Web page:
Shopping Cart

Your shopping cart is empty.

Portable Education Program (PEP)

Now you don’t have to come in person to experience the museum; instead, the museum will come to you. Our Portable Education Programs (PEP) travel across the country to visit schools and groups of all ages.

“History is more fun this way, instead of reading text books.” – Fifth grade student, Oregon

Find out how to reserve your PEP today!

For schools and children’s programs, the museum offers three PEPs: School & Play, Money & Jobs, and Food & Clothing. Curriculum is designed for the fourth and fifth grade, though teachers of other grades have successfully used the materials as well.

For DAR chapters and other adult audiences, we offer the PEP called Colonial Household.


PEP: Food & Clothing

We all need to eat and wear clothes. People in the 18th century did, too... but, their food and clothing were a bit different from ours! Can you follow Colonial table manners? Identify the ingredients used in cooking? Figure out the math involved in a recipe?  You could even try a recipe from a Colonial cookbook!

Your dress at the dinner table is important, too. Discover the types of clothing people wore, and explore the process by which raw fibers are turned into cloth. Try your hand at identifying silk, wool, linen, and cotton. Learn important 18th century skills: brushing, spinning, and weaving wool into useful cloth.

PEP: Money & Jobs

Can you tell a shilling from a bit, or a guinea from a ha'penny? Money in Colonial America came from many different countries, and colonists, who used different monetary systems, had to be adept at arithmetic. Practice your arithmetic using shillings and pence, and figure out fractions with a Spanish dollar.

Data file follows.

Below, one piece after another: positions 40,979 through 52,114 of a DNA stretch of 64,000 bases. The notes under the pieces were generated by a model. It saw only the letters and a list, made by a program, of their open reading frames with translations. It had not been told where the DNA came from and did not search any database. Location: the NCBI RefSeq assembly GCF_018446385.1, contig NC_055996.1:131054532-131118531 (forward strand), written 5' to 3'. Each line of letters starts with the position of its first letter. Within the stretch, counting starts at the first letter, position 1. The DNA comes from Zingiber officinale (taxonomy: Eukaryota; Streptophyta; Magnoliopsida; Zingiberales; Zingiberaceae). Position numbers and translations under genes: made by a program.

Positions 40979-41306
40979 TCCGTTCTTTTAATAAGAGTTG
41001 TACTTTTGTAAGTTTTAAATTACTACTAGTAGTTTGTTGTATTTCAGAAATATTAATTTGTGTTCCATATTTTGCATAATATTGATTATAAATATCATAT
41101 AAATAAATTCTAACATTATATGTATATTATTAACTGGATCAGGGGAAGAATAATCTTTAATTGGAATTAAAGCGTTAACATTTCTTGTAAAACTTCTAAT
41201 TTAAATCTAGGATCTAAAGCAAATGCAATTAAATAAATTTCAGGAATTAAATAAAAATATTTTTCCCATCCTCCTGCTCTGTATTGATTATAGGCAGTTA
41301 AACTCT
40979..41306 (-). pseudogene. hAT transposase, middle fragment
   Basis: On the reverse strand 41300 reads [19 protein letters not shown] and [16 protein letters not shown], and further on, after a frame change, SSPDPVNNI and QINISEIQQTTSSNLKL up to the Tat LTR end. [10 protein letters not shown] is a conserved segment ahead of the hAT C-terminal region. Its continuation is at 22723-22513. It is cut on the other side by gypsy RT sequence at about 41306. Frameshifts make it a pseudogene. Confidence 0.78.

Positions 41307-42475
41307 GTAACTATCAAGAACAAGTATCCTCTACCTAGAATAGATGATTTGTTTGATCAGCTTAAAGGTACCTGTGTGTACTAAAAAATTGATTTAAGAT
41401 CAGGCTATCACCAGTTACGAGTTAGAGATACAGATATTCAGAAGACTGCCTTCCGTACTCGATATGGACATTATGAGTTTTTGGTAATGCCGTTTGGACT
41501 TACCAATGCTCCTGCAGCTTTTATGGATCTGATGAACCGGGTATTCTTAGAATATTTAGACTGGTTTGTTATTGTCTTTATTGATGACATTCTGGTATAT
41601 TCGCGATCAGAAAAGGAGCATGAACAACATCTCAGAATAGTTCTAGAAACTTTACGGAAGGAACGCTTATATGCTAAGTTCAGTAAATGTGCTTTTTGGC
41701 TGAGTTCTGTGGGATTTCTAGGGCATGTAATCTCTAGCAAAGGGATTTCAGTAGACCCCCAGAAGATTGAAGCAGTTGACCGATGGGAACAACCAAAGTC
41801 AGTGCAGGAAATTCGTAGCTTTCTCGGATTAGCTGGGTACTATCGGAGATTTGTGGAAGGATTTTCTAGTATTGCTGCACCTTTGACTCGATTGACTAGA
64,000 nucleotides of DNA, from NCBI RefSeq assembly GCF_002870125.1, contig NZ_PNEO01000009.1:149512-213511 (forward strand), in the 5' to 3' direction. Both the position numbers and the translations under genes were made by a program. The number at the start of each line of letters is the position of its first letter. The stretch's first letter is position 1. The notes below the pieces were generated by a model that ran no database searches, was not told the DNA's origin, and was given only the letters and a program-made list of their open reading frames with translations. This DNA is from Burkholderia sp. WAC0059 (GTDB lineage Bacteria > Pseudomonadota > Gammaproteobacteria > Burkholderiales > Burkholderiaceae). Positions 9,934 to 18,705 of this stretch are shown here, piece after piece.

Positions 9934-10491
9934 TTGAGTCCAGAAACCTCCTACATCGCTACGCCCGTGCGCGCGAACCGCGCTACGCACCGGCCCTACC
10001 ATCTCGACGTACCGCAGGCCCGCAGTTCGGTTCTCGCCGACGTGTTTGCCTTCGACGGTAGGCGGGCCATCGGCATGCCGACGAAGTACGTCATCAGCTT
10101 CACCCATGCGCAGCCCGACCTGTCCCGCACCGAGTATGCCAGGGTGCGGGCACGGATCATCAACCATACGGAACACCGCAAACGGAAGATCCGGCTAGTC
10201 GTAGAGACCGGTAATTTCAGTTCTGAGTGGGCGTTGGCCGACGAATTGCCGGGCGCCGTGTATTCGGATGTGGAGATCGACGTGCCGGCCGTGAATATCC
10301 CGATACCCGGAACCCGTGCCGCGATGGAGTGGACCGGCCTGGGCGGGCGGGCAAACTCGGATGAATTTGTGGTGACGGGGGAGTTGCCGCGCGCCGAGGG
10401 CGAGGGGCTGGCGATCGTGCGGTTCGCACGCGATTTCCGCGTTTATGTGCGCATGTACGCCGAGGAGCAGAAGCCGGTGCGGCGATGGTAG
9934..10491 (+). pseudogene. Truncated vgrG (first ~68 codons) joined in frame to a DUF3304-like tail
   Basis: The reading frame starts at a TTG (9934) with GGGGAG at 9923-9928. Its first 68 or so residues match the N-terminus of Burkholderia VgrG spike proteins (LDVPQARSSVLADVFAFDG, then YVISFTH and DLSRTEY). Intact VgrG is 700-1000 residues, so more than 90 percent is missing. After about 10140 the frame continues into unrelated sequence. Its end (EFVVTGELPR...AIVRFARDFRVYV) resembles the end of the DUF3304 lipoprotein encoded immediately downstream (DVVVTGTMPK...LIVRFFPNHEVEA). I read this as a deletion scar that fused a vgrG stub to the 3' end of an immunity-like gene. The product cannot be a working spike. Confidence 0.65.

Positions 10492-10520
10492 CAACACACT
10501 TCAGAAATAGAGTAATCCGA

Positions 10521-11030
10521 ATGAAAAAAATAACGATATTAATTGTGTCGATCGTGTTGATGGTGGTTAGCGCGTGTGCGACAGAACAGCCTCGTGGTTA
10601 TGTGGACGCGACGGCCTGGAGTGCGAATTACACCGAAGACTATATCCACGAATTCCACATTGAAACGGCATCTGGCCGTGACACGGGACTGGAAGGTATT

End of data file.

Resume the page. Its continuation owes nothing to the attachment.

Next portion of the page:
Then, put your monetary skills to good use when you explore the different jobs people did in 18th century America. Will you be a blacksmith? A weaver? A farmer? Discover the materials these workers used, and how each job was important.

PEP: School & Play

Dive into the world of an 18th century scholar. Children of Colonial America were not taught in the kind of schools like the kind children attend today. Examine writing instruments of the time, and use slates to work out your arithmetic and writing lessons. And, no proper colonial education is complete without music: tap your feet to the popular dance steps of the day, or lift your voice in song.

Then, have recess...Colonial-style! This program includes many games and toys enjoyed by children of the 18th century. See if you can succeed at quoits, try card and dice games, and read the stories that amused children and adults alike during the early years of our country.

PEP: Colonial Household

This program is designed for adult learners. With it you can explore the skills needed to run a household during the 1700s. Can you identify different types of fabric when you’re doing laundry? How about cooking tools—would you know what to do with the kitchen gadgets of the colonial days? And what about household expenses—can you calculate how much you would need for the year in pounds, shillings, and pence? These are all skills needed to run a household in the colonial days.

How to Reserve Your PEP

School & Play PEP

Colonial Household PEP

Cost: The only cost is the shipping. You pay a flat fee to have the PEP shipped to you, and then you are responsible for the full cost of the return shipment. Shipping costs vary based on your location; check with FedEx for an estimate of a 30-pound box shipped from your location to zip code 20006. If you cancel your reservation up to 30 days in advance, you will receive a refund on the shipping charge; no refunds are given for cancelations less than 30 days in advance.

How Far it Travels: The PEPs can go anywhere in the USA.

How Long You Can Keep It: The reservation period is 2 weeks, starting on Tuesdays.

How Many: Each group or class may reserve 1 PEP at a time.

How Does It Arrive: The PEP comes in a hard plastic case (18” W x 17” H) with an extended handle and wheels. Each one weighs about 25 to 30 pounds. 

Questions? Contact